Reshaping a campus through sustainable construction
Posted February 2014
Being a woman in the construction field can be challenging, but 2001 ESF graduate Holly Andersen has a construction management position that she not only loves but that puts her professional know-how to the test.
As the sole construction project manager in Bennington College's lively planning office, Andersen has spent the last five years helping reshape the private liberal arts college's Vermont campus. In her role, she plans and oversees all projects involving capital construction, from blueprint, through the actual building process, to project completion and close out.
Recently Andersen helped Bennington College take a big step toward its long-range goal of carbon neutrality. Through a partnership with Efficiency Vermont, a nonprofit state energy organization, the college reduced its energy usage by 12.4 percent in two years - exceeding Efficient Vermont's Energy Leadership Challenge (a 7.5 percent reduction). For this, the college received a prestigious statewide energy efficiency award last September.
As part of Bennington's efforts to meet the Energy Leadership Challenge, Andersen worked with Efficiency Vermont to identify energy saving projects on campus. Among their recommendations was for the college to eliminate the use of number four heating oil, a dirty and inefficient energy source, in its biomass heating plant.
Andersen also worked with Efficiency Vermont in the construction of the newest building on campus, the Elizabeth Coleman Center for the Advancement of Public Action (CAPA), which employs many efficient technologies, including LED lighting, a building management system and geothermal heating.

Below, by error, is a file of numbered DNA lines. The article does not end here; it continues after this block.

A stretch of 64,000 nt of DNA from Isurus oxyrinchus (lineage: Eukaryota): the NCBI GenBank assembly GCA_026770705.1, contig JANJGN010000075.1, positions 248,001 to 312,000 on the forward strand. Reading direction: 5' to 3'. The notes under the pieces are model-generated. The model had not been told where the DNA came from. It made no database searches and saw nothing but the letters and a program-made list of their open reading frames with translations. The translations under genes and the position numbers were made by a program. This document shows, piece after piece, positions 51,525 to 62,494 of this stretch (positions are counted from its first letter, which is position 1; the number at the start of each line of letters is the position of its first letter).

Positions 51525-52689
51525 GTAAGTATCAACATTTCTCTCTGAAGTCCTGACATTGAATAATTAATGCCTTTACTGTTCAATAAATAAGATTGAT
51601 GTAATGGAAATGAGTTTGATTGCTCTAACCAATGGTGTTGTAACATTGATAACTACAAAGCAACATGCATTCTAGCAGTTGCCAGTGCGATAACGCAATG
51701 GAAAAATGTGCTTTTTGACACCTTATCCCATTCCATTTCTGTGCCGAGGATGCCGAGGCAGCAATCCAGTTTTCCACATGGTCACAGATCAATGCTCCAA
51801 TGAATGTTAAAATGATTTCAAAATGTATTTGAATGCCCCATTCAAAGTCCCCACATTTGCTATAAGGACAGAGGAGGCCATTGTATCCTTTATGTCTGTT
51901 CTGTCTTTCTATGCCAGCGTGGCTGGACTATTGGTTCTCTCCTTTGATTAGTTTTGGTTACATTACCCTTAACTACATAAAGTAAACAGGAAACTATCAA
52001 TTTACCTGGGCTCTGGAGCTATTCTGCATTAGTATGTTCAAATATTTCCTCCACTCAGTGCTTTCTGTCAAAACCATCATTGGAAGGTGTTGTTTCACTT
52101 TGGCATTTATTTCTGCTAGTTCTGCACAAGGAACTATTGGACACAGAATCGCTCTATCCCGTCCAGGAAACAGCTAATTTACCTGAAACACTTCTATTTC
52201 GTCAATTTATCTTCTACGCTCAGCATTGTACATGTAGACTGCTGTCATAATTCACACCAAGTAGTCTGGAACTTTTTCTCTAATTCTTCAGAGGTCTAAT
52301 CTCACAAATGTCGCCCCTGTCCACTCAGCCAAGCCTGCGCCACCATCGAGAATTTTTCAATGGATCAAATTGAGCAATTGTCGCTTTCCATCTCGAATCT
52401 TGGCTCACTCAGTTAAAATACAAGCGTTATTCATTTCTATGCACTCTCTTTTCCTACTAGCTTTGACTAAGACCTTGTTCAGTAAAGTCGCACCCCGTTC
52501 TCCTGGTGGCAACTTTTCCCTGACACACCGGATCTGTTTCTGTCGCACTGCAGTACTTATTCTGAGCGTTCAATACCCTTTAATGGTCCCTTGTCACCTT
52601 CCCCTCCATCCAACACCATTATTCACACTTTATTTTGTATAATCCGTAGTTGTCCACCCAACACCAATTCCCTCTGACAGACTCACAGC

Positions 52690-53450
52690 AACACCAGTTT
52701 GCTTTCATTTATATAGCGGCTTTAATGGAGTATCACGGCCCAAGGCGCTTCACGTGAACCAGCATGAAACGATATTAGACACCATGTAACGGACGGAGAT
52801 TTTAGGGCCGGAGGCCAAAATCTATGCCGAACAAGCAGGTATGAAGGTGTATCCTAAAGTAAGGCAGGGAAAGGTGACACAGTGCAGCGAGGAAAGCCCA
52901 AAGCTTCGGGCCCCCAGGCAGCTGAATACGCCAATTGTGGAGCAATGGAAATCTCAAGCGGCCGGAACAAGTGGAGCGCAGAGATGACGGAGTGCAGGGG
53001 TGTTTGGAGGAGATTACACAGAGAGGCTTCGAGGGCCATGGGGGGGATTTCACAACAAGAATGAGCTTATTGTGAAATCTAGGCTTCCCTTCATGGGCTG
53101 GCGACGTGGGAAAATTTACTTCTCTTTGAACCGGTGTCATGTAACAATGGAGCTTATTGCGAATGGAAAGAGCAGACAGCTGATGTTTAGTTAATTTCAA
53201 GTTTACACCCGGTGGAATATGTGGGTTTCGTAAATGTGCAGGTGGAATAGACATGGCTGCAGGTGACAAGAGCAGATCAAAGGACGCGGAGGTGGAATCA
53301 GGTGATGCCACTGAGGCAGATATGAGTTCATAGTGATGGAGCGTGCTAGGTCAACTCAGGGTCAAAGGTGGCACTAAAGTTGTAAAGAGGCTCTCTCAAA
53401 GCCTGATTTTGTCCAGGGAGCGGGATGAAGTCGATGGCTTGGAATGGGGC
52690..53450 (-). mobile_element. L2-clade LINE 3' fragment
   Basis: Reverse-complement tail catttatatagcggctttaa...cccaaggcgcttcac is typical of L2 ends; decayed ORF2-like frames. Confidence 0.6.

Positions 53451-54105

For Andersen, meeting the Energy Leadership Challenge was an enjoyable and challenging process that involved working with every other office at the college.
"It was a group effort," she said, adding that the project design teams, the planning office, and the buildings and grounds staff were all instrumental in meeting the college's goals.
The challenges Andersen faced in the Efficiency Vermont initiative were similar to those she faces on a daily basis as a construction manager - such as weighing competing interests and developing solutions that please multiple constituencies.
Communicating face-to-face whenever possible and making sure that faculty and staff members are informed not only of a project's design intent but also when to expect disruptions to their normal routines - such as noisy construction activities - are some of strategies she likes to use, she said.
Andersen often applies what she learned at ESF when developing solutions such as these, she said.
"The skills I gained at ESF have been critical," she said. "My professors taught me the fundamentals of working with teams and the ability to communicate throughout a project."
Her advisors at ESF also helped her get an internship with Northeast Construction Company during the summer of 2000 that played a huge role in helping Andersen realize she wanted to dedicate her career to construction and planning.
The internship experience gave Andersen a sense of what it would be like to work in construction full-time, she said - everything from wearing work boots to interacting with other professional construction workers, designers, and owners.
She said these are aspects of the job she still thoroughly enjoys.
"I can't imagine having a more fun job," Andersen said. "I get to work with amazing people and help make Bennington better every day. On any given day I can go from a priority-setting meeting with the president, to uncovering a steam leak in a ditch, to a planning session with faculty and staff members, to inspecting work needed in a mechanical room or up on a roof. I love it. "
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